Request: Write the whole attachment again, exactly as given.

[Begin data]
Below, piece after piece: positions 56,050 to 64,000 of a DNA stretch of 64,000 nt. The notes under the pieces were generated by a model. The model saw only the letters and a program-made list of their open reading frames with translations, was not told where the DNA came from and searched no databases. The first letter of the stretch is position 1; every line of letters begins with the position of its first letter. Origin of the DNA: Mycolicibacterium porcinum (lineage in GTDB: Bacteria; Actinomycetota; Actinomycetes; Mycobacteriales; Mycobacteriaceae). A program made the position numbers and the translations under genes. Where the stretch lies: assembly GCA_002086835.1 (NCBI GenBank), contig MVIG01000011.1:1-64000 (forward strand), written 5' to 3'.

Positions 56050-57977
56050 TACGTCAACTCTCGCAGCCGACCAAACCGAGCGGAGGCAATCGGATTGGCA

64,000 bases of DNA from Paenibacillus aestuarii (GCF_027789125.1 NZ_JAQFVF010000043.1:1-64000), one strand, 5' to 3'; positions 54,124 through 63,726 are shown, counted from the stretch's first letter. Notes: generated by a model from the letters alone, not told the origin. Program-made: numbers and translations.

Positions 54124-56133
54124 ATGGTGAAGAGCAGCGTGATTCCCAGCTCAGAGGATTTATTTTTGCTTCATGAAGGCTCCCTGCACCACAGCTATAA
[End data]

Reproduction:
Below, piece after piece: positions 56,050 to 64,000 of a DNA stretch of 64,000 nt. The notes under the pieces were generated by a model. The model saw only the letters and a program-made list of their open reading frames with translations, was not told where the DNA came from and searched no databases. The first letter of the stretch is position 1; every line of letters begins with the position of its first letter. Origin of the DNA: Mycolicibacterium porcinum (lineage in GTDB: Bacteria; Actinomycetota; Actinomycetes; Mycobacteriales; Mycobacteriaceae). A program made the position numbers and the translations under genes. Where the stretch lies: assembly GCA_002086835.1 (NCBI GenBank), contig MVIG01000011.1:1-64000 (forward strand), written 5' to 3'.

Positions 56050-57977
56050 TACGTCAACTCTCGCAGCCGACCAAACCGAGCGGAGGCAATCGGATTGGCA

64,000 bases of DNA from Paenibacillus aestuarii (GCF_027789125.1 NZ_JAQFVF010000043.1:1-64000), one strand, 5' to 3'; positions 54,124 through 63,726 are shown, counted from the stretch's first letter. Notes: generated by a model from the letters alone, not told the origin. Program-made: numbers and translations.

Positions 54124-56133
54124 ATGGTGAAGAGCAGCGTGATTCCCAGCTCAGAGGATTTATTTTTGCTTCATGAAGGCTCCCTGCACCACAGCTATAA